Gas prices falling, ever so slightly

In the muddled, murky world of gasoline pricing, there's a drop of good news: After a big run-up, gas prices are falling.

Just one week after gas in Atlanta topped the $4-a-gallon mark, the average price for regular has dropped about seven cents to $3.93, according to AAA.

Prices should continue to drop, by as much as 50 cents a gallon during the summer, said Fred Rozell, director of pricing for New Jersey-based Oil Price Information Service.

A number of factors are at work: People are using less fuel; crude prices have come down, and supply fears, driven by unrest across the Middle East, have subsided -- for now.

Phil Embry, a gas tax consultant with the Georgia Oilmen's Association, believes the fluctuations are in part an effort to acclimate drivers to higher prices to come.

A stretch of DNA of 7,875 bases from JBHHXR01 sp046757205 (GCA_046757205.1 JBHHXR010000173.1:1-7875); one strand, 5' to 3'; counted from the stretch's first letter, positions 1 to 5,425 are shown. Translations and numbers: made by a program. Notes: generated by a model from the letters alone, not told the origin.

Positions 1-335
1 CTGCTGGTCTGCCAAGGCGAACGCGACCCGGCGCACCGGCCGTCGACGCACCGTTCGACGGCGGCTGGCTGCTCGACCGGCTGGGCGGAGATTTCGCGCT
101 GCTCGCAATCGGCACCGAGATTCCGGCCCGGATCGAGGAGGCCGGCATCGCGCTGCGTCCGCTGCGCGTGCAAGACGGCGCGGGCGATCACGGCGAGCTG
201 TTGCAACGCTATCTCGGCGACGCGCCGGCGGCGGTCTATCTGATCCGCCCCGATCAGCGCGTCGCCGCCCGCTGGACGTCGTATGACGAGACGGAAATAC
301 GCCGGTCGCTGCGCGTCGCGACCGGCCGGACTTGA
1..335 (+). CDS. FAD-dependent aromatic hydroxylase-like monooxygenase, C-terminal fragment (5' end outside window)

"It's kind of like training the market to get used to $4-a-gallon," he said.

Adds Jessica Brady, spokeswoman for the AAA Auto Club South: "We’re probably not going to see the $2 mark for quite awhile, if we ever see it again."

If all the up-and-down seems confusing, that's because it is. Your pump price is an ever-shifting reflection of world demand, geopolitical events, weather and other factors -- what Rozell calls "voodoo petronomics."